Norris Cole probably had the most anticlimactic summer vacation since Chevy Chase punched out Marty Moose outside of Wally World.
Thanks to Miami failing to extend Cole last off-season, New Orleans was able to offer Cole a qualifying offer just north of $3 million. Cole's people, namely his agent Rich Paul, felt that he could get a better offer from somewhere else, the only problem was "somewhere else" never materialized. I don't know how much money Paul and Cole were hoping to get but nobody was offering and New Orleans didn't have to jack up their own price tag.
I don't think Cole was wrong for thinking he could get more money elsewhere considering he put up career best numbers after arriving in New Orleans. In his 28 games as a Pelican, Cole set career highs in scoring, field goal percentage and three point shooting (Cole was shooting an abysmal 27 percent behind the arc with Miami but somehow found his shot in New Orleans and hit on nearly 38 percent. I don't get it either), and other advanced metrics like PER, offensive rating and win shares.
That being said, Norris Cole wasn't going anywhere because he had nowhere to go. He had fewer options than a toddler threatening to runaway from home because he got in trouble. If LeBron James' "Decision" was must-see TV, Cole's was a straight-to-DVD inevitability. But hey, signing the qualifying offer is probably the smarter move considering the salary cap is about to grossly expand and Cole can serve as the quasi-secondary ball handler with Jrue Holiday on a minutes restriction until January at the earliest.
Make no mistake, it's great that the #ColeBlooded is back in a Pelican uniform. The diminutive ball handler is well liked by fans and respected by his teammates. He doesn't do anything particularly well, but he's a try hard, energetic spark plug with two championship rings on his hand.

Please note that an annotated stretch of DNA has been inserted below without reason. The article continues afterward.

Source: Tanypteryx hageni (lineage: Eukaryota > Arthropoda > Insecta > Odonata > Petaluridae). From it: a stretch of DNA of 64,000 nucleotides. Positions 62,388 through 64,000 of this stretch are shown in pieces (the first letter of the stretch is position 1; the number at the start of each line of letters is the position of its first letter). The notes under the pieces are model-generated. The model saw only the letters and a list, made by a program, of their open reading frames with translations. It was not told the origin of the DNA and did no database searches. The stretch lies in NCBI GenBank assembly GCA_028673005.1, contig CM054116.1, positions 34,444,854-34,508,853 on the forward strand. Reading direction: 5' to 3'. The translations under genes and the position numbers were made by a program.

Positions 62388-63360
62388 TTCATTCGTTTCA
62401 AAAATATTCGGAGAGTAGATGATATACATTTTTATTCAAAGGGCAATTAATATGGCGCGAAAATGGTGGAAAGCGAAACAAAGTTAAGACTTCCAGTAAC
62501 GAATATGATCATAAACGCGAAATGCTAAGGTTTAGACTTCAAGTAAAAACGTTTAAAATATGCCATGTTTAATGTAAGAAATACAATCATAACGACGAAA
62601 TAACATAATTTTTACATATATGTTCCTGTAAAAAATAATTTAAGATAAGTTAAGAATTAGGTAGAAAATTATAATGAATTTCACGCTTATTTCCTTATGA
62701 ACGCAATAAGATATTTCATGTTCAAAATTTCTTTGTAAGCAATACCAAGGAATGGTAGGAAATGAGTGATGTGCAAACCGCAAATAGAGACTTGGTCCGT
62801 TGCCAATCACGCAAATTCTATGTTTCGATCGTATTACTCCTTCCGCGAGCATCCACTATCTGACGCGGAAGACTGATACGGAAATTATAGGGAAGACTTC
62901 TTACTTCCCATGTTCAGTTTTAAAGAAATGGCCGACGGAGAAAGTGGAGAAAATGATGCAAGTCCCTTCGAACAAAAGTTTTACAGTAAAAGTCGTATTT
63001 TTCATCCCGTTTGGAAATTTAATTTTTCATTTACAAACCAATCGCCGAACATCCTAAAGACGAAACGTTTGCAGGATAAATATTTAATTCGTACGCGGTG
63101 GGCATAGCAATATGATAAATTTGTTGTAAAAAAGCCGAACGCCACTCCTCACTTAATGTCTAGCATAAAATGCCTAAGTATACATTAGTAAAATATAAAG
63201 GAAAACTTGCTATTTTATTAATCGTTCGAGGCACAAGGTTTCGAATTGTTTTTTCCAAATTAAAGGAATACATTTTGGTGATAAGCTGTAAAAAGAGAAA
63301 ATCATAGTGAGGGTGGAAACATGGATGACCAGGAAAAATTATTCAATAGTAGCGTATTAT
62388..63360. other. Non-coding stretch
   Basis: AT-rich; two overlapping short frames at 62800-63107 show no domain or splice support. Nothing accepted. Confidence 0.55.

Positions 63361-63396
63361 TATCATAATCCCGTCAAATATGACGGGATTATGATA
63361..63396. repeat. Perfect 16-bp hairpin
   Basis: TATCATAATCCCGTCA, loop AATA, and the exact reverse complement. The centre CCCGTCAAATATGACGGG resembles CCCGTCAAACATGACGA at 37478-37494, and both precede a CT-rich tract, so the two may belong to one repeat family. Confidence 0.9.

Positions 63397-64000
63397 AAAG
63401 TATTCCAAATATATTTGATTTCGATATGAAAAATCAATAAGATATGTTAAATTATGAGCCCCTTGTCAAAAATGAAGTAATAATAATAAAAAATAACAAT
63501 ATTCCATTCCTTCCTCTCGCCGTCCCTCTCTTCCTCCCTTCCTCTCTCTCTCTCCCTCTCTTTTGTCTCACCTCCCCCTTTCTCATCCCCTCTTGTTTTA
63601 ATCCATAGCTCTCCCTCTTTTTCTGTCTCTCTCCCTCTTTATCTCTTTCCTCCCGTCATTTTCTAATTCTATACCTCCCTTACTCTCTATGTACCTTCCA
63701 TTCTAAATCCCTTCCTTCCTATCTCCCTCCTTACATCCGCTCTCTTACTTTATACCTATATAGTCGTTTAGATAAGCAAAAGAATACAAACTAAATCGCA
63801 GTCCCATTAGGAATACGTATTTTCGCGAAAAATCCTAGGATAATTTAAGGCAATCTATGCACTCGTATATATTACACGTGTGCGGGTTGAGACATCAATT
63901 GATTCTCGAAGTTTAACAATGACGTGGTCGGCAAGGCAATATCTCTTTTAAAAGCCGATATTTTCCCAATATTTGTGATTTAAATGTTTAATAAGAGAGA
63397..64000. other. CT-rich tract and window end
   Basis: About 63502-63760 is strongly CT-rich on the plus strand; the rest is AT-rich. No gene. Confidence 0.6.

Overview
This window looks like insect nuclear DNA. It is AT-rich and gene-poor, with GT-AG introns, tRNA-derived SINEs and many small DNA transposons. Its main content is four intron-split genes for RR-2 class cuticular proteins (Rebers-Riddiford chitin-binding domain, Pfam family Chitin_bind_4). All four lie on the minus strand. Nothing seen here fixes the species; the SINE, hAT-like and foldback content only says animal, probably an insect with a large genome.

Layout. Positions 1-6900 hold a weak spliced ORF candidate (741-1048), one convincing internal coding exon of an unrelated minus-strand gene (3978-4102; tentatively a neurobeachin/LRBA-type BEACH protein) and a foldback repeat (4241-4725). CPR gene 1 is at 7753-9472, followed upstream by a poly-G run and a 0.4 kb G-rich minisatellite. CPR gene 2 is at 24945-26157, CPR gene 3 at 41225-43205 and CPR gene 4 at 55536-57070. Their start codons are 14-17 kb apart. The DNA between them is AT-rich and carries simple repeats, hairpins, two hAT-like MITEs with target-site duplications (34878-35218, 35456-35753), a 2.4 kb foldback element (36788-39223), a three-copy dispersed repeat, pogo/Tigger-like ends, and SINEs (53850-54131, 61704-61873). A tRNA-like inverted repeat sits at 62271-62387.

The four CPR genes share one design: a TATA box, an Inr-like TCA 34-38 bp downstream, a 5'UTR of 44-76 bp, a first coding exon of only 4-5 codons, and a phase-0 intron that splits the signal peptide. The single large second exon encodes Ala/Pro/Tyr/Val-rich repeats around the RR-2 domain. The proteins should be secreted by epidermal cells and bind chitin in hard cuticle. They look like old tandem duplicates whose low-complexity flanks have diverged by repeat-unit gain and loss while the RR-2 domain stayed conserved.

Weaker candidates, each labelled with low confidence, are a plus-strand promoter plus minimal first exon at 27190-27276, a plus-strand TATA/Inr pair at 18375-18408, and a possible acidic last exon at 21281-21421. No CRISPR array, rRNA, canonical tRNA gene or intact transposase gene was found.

His acquisition, along with Dante Cunningham and Quincy Pondexter's, gave New Orleans quality depth they didn't have at the start of the 2014-15 season. Remember at one point in time, this team rolled out backups named Nate Wolters, John Salmons and something called Gal Mekel which is not the name of a fortune teller character played by Lena Dunham as I previously thought.
One thing I'm curious to see is whether Cole's resurgence was legitimate or an anomaly. In four seasons with Miami, he was a 41/32/76 percent shooter scoring 6.6 points and handing out 2.3 assists. I'm supposed to believe that the New Orleans version of Cole, the guy who shot 44/38/74 with nearly 10 points and 3 assists, is the guy I'm getting all season long? I hate being a skeptic, but you tell me what's a better sample size: 274 games over three and a half years or 28 games over half a season?
I'm not sure what to expect from Norris Cole on the court, but either way he's going to be looked upon as a leader in the locker room thanks to his stint in Miami. Obviously Anthony Davis will make this team go, but I think Cole's and Kendrick Perkins' championship pedigree will help show him what it takes to get to the top.
If nothing else, I believe Cole will continue to perform like he did after being traded to New Orleans because he's playing for a new, and richer, contract. DeAndre Jordan's a career 8 and 9 guy and then suddenly when it's time to get a new deal he's possessed by the ghost of Wilt Chamberlin and posts a 12 and 15 season. I'm sure that's a coincidence.
Cole's in a similar situation. He and Rich Paul spent all summer looking for a deal that wasn't reflective of his value and he didn't get it. His next deal's going to depend on how he performs this upcoming season with New Orleans. If Cole wants bigger money next season he'd better spend this year earning it.
Regardless of whatever goes down, the Pelicans are better with Norris Cole on the roster. Plus, he has the best high-top fade this side of the Dixon Line. That's like an intangible or something.